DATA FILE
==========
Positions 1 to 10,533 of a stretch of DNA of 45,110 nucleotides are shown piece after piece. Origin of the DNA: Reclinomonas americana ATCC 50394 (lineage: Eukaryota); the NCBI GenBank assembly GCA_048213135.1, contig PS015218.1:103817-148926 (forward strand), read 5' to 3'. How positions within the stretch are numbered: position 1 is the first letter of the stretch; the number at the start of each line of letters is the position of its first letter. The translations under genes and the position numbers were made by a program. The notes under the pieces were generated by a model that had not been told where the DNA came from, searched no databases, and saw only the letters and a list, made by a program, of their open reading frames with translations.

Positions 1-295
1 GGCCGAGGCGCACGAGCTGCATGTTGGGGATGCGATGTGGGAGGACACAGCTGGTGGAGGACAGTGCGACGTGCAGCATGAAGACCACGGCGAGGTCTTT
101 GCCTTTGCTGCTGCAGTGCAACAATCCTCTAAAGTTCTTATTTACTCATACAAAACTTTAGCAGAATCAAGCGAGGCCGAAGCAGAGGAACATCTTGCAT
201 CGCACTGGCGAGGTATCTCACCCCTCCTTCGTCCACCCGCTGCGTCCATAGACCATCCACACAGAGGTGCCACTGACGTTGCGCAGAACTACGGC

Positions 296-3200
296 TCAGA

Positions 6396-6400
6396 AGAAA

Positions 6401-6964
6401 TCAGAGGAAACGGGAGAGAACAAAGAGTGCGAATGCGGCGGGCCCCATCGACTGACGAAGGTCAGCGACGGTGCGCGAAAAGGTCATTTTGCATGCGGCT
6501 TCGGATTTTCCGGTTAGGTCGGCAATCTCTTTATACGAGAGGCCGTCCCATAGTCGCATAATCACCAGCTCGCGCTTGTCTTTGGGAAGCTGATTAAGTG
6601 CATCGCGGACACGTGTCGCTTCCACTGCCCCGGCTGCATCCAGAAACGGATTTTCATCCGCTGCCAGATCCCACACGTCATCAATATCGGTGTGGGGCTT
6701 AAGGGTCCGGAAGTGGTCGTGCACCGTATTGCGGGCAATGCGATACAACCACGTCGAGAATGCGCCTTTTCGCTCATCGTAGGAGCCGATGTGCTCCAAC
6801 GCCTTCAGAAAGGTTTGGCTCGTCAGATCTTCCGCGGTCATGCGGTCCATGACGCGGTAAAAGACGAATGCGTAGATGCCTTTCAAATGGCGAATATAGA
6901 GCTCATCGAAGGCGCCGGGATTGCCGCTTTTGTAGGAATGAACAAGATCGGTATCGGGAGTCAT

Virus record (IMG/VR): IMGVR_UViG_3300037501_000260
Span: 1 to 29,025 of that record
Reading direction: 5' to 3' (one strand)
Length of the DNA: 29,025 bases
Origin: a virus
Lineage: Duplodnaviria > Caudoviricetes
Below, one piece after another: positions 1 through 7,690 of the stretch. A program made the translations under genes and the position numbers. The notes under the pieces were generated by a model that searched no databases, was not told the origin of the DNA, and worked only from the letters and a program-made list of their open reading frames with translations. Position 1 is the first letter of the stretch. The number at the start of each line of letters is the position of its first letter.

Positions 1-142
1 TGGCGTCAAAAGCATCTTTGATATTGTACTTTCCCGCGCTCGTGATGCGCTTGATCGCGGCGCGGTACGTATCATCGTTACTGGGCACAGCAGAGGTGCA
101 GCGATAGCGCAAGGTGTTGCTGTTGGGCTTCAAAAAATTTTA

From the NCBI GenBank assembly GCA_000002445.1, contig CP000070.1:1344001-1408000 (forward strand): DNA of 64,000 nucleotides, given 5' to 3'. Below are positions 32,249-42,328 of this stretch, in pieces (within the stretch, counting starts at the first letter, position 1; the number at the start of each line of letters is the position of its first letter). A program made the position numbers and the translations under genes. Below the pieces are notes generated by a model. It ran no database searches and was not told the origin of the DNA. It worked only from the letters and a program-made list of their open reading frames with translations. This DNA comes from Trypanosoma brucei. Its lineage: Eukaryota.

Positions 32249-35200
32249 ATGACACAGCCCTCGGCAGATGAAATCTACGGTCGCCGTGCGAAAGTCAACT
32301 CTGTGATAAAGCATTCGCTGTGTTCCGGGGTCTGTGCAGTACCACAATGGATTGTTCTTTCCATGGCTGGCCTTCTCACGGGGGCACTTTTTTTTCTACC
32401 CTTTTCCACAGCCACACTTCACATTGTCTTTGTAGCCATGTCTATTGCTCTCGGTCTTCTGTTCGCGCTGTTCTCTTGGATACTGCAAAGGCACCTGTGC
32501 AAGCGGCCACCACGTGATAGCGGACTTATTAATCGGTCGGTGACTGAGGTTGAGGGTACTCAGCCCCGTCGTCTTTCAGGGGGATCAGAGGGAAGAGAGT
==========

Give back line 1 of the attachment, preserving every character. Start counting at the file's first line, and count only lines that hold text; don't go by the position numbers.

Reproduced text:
Positions 1 to 10,533 of a stretch of DNA of 45,110 nucleotides are shown piece after piece. Origin of the DNA: Reclinomonas americana ATCC 50394 (lineage: Eukaryota); the NCBI GenBank assembly GCA_048213135.1, contig PS015218.1:103817-148926 (forward strand), read 5' to 3'. How positions within the stretch are numbered: position 1 is the first letter of the stretch; the number at the start of each line of letters is the position of its first letter. The translations under genes and the position numbers were made by a program. The notes under the pieces were generated by a model that had not been told where the DNA came from, searched no databases, and saw only the letters and a list, made by a program, of their open reading frames with translations.